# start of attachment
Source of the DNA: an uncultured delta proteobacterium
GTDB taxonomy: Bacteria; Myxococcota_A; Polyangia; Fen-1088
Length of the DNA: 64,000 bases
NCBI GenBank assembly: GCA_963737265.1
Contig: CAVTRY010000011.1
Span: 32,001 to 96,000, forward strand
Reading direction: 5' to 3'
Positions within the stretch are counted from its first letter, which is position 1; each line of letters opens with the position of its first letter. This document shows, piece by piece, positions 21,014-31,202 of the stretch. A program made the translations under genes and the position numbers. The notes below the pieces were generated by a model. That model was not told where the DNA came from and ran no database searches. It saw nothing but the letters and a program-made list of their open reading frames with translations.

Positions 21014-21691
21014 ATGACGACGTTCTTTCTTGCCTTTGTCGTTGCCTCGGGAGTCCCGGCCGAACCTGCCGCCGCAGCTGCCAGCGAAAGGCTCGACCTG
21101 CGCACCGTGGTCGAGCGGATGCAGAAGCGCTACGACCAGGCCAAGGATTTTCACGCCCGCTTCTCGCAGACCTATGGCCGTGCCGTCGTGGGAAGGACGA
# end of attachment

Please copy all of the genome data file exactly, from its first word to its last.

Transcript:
Source of the DNA: an uncultured delta proteobacterium
GTDB taxonomy: Bacteria; Myxococcota_A; Polyangia; Fen-1088
Length of the DNA: 64,000 bases
NCBI GenBank assembly: GCA_963737265.1
Contig: CAVTRY010000011.1
Span: 32,001 to 96,000, forward strand
Reading direction: 5' to 3'
Positions within the stretch are counted from its first letter, which is position 1; each line of letters opens with the position of its first letter. This document shows, piece by piece, positions 21,014-31,202 of the stretch. A program made the translations under genes and the position numbers. The notes below the pieces were generated by a model. That model was not told where the DNA came from and ran no database searches. It saw nothing but the letters and a program-made list of their open reading frames with translations.

Positions 21014-21691
21014 ATGACGACGTTCTTTCTTGCCTTTGTCGTTGCCTCGGGAGTCCCGGCCGAACCTGCCGCCGCAGCTGCCAGCGAAAGGCTCGACCTG
21101 CGCACCGTGGTCGAGCGGATGCAGAAGCGCTACGACCAGGCCAAGGATTTTCACGCCCGCTTCTCGCAGACCTATGGCCGTGCCGTCGTGGGAAGGACGA